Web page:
As a global consultancy specialising in data, analytics, and digital for over 20 years, Keyrus constantly needs to respond to the major challenges facing enterprises today. In what is being coined by many as the 4th Industrial Revolution, disruption and change continue to remodel the landscape of the business world. This evolution has forged a dramatic rise in consumer power and service expectations and as a result created an organisational battle for the customer interface - the place where an organization meets it's customers either physically or digitally.
Enhancing this customer interface with actionable insights is a challenge both commonly faced and highly prioritised by an increasing number of Keyrus’ clients and also across the wider world of business. This article provides an overview of the importance of customer journey mapping in this digital era.
As the Internet of Things (IoT) expands and new digital technologies continually emerge, an environment has been created where one customer can now have a vast multitude of journeys. There are many touch points which generate digital footprints and data: from the more traditional calls, emails, and transactional data to web logs, app usage data, tweets, and social media posts.
And it’s not just the number of touch points and volume of collected data that are key issues to address, but also the variety. Today over 80% of data is held in unstructured formats, including raw text, emails, PDF's, HTML, JSON, XML, and data captured through voice and image recognition technology.
Given this, it’s the companies who are able to use customer insights from that data to improve their customer service and offerings that are the ones disrupting the market. With this expansion of data, the challenge of gaining this complete customer view has significantly grown and become far more complex, meaning that already established businesses are now becoming vulnerable to being left behind by new, more agile competition.
Gartner predicts that by 2017, 20% of all market leaders will lose their number one position to a company founded after the year 2000 because of a lack of digital business advantage. Market Uberisation serves as testament to this and to the rewards that can be achieved from harnessing disruption, new technologies, and developing industry changing customer interfaces that can cripple competitors.
It is becoming increasingly evident for many organisations and businesses that they not only fail to make use of a large percentage of the data at their finger-tips, but in a number of situations they are overwhelmed by it. Ultimately this impacts the service they can provide as a business.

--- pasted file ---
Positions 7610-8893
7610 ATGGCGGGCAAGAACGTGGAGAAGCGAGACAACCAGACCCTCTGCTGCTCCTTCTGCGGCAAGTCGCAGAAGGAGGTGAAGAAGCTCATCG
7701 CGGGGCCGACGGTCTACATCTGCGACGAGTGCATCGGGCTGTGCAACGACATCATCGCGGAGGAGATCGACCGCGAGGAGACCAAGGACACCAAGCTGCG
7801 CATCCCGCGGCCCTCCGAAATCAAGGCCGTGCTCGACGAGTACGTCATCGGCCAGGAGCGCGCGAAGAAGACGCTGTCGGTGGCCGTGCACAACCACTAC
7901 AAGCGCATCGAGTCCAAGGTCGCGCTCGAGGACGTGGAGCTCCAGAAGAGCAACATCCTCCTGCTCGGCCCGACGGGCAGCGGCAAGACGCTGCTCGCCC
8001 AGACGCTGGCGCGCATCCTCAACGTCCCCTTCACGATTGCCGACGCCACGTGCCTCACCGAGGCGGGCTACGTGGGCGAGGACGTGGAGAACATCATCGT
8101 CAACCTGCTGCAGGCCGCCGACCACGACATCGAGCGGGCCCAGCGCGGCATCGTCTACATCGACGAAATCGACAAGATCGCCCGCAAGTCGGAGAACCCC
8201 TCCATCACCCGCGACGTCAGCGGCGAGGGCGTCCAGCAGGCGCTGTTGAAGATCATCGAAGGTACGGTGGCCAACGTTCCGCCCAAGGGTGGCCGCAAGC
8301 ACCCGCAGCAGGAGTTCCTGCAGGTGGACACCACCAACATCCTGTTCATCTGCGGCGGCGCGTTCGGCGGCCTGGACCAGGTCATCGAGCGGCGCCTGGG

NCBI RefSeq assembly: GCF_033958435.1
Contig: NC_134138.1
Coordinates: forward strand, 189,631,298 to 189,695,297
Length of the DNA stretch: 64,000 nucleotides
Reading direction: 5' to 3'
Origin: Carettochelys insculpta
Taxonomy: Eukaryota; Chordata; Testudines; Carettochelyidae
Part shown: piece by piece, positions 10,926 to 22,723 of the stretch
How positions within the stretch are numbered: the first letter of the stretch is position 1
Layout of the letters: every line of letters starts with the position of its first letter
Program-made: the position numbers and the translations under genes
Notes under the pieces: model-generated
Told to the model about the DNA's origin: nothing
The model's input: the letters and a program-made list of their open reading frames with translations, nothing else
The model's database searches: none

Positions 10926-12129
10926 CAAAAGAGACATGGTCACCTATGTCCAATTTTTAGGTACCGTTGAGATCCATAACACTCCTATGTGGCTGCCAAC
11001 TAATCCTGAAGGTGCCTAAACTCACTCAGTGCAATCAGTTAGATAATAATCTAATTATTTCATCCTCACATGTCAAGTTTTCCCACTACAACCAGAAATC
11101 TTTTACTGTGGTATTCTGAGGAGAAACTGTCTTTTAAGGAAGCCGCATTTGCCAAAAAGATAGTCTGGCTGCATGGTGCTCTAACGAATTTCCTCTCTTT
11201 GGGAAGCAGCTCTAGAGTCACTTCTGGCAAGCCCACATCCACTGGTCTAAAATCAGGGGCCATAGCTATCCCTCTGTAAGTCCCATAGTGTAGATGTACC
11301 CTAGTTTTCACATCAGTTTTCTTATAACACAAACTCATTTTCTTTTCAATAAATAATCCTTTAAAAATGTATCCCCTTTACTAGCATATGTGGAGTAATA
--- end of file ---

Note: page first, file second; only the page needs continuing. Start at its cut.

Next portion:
It’s due to this that information management systems need to quickly adapt, and bring not only internal customer data together into a single platform - both structured and unstructured - but also relevant external data. Such a platform will form a foundation for intuitive, self-service applications that business users can integrate into their daily workflow and decision making processes. Insights gained from such systems empower organisations and relationship managers to enhance their customer interfaces, allowing them to be proactive - as opposed to reactive - in customer engagement. This is pivotal in a world underpinned by data and digital technology.
Successfully managing this data is just the beginning. Once establishing a basis, you can then progress along the journey of data maturity from descriptive to prescriptive analytics. By partnering such a platform with streaming, cloud, and machine learning technologies, organisations can use this single view of the customer journey to gain insights in real-time and predict customer actions. It is through such means that Uber, Facebook, and Airbnb built highly tailored, customer interfaces that ultimately revolutionised their industries.
As a result, companies can optimise customer engagement and customer segmentation; ultimately increasing sales, decreasing customer churn, and differentiating an organisation. These are critical to staying ahead of the competition in a market that is ever progressing.
In summary, customers now demand a personalised, unique experience with a regular stream of new, relevant products and services on offer to them. Whilst these increased customer demands and digital footprints have made customer data management more challenging, it shouldn’t be seen as a stumbling block but rather an opportunity. The possibilities for engagement and for an individual customer to create their own experiences are limitless.
For this reason, organisations need to adapt to change and disruption, embracing new technologies to master the customer journey and interface. That, or risk being left behind by those who are transforming.
To learn more about customer journey mapping and using predictive analytics to better understand customer behaviour join us for a breakfast briefing on 19th October at The Bluefin Building, 110 Southwark Street.